The National WWI Museum and Memorial displays a “Rattlers” uniform that includes a rattlesnake insignia on the left sleeve and also is accompanied by a French helmet, signifying the regiment served under French command in 1918. (Courtesy, National WWI Museum and Memorial)

Henry Johnson’s postwar fame proved ephemeral. While he went on a brief speaking tour, some audiences were angered by his candid descriptions of his regiment’s experiences in the segregated U.S. Army. 

Johnson’s last public appearance was in 1919. After that, little documentation exists regarding his activities. 

In 1929 he died of myocarditis, an inflammation of the heart muscle, leaving a wife and three children. 

Blindsided  

Herman Johnson of Kansas City, meanwhile, always believed he was Henry Johnson’s son. 

The younger Johnson, born in 1918 in Schenectady, New York, was reared by an uncle in Elmira from about age 6, Tara Johnson said. 

“His uncle was an entrepreneur and owned several stores. That’s where Dad got his business and finance savvy from.” 

After serving in World War II, Herman Johnson earned bachelor’s and graduate degrees from Cornell University and the University of Chicago. He went on to direct the Howard University Medical School teaching hospital in Washington, D.C., and then served as a district manager for an insurance company in Ohio before moving to Kansas City in the late 1950s.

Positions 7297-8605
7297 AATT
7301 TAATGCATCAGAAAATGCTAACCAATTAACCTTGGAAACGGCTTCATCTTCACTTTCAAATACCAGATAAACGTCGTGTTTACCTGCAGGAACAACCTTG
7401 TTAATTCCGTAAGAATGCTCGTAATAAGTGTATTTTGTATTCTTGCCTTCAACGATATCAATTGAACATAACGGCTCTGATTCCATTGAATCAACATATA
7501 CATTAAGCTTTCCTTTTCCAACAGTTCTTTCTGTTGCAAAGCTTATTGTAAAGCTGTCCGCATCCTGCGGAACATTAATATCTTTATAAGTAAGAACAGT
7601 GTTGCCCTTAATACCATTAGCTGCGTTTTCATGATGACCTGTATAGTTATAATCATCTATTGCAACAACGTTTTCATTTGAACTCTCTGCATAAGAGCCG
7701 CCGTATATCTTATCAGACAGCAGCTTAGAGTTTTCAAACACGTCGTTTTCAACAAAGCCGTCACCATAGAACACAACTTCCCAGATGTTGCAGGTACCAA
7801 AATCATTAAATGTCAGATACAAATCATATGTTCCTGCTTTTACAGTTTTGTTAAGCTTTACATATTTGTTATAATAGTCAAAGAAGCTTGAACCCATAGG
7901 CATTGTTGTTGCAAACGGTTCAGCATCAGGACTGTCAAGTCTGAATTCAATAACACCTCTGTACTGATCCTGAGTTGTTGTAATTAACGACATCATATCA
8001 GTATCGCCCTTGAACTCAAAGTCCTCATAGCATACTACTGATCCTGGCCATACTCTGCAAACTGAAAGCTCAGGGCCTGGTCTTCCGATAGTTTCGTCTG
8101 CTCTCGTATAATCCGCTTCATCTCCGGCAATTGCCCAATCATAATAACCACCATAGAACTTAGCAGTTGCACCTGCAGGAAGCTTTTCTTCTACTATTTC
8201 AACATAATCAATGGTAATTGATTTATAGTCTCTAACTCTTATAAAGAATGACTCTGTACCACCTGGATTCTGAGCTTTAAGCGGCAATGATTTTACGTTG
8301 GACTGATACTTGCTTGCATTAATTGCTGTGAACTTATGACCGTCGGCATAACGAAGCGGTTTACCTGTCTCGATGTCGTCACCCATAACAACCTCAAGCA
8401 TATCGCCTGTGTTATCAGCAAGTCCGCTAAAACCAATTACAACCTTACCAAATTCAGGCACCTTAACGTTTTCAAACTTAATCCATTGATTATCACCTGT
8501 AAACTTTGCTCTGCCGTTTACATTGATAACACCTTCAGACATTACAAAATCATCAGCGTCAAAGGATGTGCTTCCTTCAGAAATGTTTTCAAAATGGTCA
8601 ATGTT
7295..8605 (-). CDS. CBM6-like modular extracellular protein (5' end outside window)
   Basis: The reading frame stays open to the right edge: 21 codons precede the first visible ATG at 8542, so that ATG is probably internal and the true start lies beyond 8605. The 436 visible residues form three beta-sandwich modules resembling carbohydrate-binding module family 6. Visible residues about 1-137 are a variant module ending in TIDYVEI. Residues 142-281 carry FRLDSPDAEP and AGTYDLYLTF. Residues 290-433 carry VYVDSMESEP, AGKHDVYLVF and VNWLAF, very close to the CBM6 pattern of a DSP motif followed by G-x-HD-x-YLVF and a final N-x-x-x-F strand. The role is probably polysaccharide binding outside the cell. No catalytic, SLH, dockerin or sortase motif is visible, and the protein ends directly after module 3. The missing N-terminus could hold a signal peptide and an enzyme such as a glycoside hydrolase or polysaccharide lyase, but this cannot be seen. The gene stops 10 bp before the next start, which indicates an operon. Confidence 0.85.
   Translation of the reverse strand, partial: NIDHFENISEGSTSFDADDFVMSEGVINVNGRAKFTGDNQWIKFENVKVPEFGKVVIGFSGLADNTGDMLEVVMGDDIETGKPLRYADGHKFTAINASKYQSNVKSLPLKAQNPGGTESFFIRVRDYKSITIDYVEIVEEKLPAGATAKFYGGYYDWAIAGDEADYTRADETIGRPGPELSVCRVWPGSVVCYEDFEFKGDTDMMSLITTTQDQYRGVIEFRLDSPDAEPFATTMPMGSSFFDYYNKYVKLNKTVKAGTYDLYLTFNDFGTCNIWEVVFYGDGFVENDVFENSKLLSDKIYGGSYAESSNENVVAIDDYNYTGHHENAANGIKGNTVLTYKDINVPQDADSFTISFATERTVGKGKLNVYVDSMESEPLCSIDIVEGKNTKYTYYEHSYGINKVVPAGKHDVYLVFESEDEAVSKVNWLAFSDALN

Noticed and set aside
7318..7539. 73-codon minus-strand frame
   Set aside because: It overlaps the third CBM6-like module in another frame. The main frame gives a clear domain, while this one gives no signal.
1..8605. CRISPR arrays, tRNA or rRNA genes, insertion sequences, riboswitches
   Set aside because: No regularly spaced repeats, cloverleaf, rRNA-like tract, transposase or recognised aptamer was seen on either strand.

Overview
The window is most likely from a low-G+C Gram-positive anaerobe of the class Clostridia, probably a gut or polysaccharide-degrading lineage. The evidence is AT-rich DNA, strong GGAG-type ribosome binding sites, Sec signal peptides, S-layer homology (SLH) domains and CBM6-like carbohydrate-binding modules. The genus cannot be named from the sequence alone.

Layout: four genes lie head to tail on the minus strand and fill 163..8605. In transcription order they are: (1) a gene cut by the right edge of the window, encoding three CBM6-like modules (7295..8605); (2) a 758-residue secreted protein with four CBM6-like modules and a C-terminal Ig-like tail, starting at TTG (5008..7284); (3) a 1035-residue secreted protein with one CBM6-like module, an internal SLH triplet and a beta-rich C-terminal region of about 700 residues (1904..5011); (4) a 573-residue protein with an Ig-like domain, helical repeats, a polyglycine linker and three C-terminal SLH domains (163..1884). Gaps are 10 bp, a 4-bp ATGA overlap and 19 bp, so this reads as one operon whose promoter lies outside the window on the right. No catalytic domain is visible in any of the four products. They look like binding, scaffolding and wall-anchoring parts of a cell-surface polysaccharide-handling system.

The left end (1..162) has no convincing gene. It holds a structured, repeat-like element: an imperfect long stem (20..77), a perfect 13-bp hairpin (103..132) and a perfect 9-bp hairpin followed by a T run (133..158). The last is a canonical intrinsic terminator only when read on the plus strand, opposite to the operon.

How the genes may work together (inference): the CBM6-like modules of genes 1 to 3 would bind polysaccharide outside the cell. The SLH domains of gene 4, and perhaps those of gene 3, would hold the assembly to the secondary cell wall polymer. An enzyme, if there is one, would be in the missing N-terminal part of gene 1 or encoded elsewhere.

Herman Johnson twice led the local chapter of the National Association for the Advancement of Colored People and served two consecutive terms in the Missouri House of Representatives beginning in the late 1960s.  

Over the years he operated his own insurance and real estate firm from an office near Ninth Street and Baltimore Avenue. He also owned and operated Lincoln Cemetery, a historic Black burying ground today known as the final resting place of Kansas City jazz legend Charlie Parker. 

He was a constant participant in Kansas City civic life, serving on boards for the United Way, the Chamber of Commerce of Greater Kansas City, Rockhurst College and the University of Missouri-Kansas City. 

He died in 2004 at age 87. 

Today a bridge at 27th Street and the Paseo bears his name. The University of Missouri-Kansas City also named a residence hall after Herman and his late wife Dorothy Hodge Johnson. 

And for all his adult life, Tara Johnson said, her father believed Henry Johnson was his father, telling detailed stories of how he often visited him as a child.